Step away from the tonic—doctor’s orders. Dread River Distilling Company’s vodka, crafted with 100 percent red winter wheat, is meant to be sipped straight, not desecrated with flavorless filler. When on the premises, the distillery’s founder and board chairman, Vestavia Hills doctor Jeff Dugas, leads by example, vodka on the rocks in hand. It might seem a dodgy drink of choice to those unfamiliar with the fact that yes, there is vodka worth sipping, but it begs the leading question about the spirit’s quality.
It’s a discussion Dugas welcomes, seeing as he’s partially responsible for the manufacture of one of these rare varietals, among other smooth-sipping spirits. A managing partner at Andrews Sports Medicine & Orthopaedic Center, the nationally renowned surgeon approaches his other ventures with the same premeditated precision he brings to the operating table.
Dugas’ orthopedic expertise has landed him a slew of side gigs, from WWE (World Wrestling Entertainment) Medical Director to Olympics team consultant to the Vestavia Hills High School team doctor. But it’s his chemical engineering background, knack for problem-solving, and vacation preferences that propelled him to the historic undertaking of establishing Birmingham’s first—and the state’s largest—distillery.
In the early 2000s, Dugas and his wife, Tracie, built a home on a secluded, 10-square mile barrier island in South Carolina called Daufuskie, a doable six-hour drive from Birmingham. To their surprise about five years ago, their new neighbor, a retired Kentuckyan with family ties to the bourbon industry, Tony Chase, opened a rum distillery on the island.
While sharing a drink of Daufuskie Island Rum with his curious neighbor one night, Chase mused, “You know, Birmingham is the biggest city in North America that doesn’t have a distillery.”
Inspired by this intoxicating conversation, Dugas picked up the phone the next day with full intent to fill that void. Soon thereafter, he met the acquaintance of Lisa Cooper, then-chief development officer for Birmingham Mayor William Bell’s administration. “If I have to give credit to anybody in the city of Birmingham for making this happen, it strongly goes to Lisa Cooper. She took the football and ran with it,” says Dugas, who unconsciously sprinkles his speech with a copious amount of sports metaphors. No harm, no foul.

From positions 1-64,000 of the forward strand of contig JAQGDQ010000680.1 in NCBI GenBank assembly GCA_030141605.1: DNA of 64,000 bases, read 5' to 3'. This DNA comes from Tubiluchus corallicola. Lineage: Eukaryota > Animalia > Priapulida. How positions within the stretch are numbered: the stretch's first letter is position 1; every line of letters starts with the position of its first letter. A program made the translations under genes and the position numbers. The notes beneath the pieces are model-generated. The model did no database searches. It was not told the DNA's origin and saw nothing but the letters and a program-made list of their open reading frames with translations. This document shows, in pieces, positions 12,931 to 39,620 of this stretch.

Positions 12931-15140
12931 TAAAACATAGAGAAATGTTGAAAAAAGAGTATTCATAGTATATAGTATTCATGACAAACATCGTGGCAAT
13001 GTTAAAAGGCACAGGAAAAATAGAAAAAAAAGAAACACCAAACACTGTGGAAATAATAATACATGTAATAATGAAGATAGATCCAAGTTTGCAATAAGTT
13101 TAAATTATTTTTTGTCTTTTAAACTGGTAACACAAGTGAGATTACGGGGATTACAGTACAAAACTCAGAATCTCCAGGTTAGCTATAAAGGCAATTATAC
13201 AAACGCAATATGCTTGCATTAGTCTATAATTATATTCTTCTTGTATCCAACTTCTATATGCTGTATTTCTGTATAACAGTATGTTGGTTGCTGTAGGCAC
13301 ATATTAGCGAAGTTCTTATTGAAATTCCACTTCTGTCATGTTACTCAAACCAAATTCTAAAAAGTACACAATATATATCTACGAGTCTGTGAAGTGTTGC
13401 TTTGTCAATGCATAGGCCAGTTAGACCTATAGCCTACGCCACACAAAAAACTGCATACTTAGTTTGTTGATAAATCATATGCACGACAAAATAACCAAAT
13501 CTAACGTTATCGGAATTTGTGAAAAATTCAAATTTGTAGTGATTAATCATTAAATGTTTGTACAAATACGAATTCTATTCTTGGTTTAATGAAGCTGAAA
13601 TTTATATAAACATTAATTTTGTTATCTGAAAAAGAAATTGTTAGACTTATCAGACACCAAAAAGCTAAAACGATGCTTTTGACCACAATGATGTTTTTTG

Cooper convinced the mayor and his entourage to join Dugas on a field trip to Nashville-area distilleries to see how it’s done. The trip culminated with Bell’s blessing, contingent on an event space as part of the grand business plan for Dread River, named after the mythical stream flowing underneath the city (a well-circulated tale concocted by a 19th century con artist).
Having gotten the greenlight, Dugas lured his now-Dread River co-founder John Cubelic, away from the film industry in New York and back to Birmingham to spearhead the company’s creative vision and oversee everything he couldn’t. Cubelic, a former Auburn football player and jack-of-all-trades, boasts a background in experiential marketing and an upbringing in the wholesale alcohol industry. Having witnessed the proliferation of cool concepts in his hometown—cool in general, just not for Birmingham, he’ll clarify—Cubelic knew the time was ripe for bringing a distillery to the Magic City.
And so Dugas and Cubelic trotted across the country to pick the brains behind 50 different distilleries, in search of best—and worst—practices. Having traversed outside the geographical bounds of Southern hospitality, the pair weren’t expecting the warmest of welcomes to their research study, an uncommon approach to starting a distillery. Fortunately, that wasn’t the case.
“The collegiality that was afforded to us by other distilleries is nothing short of phenomenal,” Dugas says, tipping his glass back to savor the last few drops of Dread River vodka. “They rolled out the red carpet for us and opened their hearts, their minds and their histories. And they did it without any sense of holding back. I didn’t expect it.”
Through this vicarious learning experience, Dugas and Cubelic were able to avoid disasters like fire code violations and revenue-related predicaments. Early on, they developed a close relationship with the Birmingham Fire Department, who was “nothing shy of incredible,” in helping them out of a pickle or two with the regulatory “goalies.” And as it turned out, Bell was very right about needing an event space. Dread River would become the first distillery to apply for an event space license at the same time as their distilling license, eventually landing in the former Peck & Hills Antiques building on Seventh Avenue South in Southside.
“Everybody said, ‘It takes time to make brown sprits. And if you don’t have an outlet for revenue, there are only so many bumper stickers and T-shirts that are going to sell,’” Dugas recalls, grateful he heeded his peers’ warnings.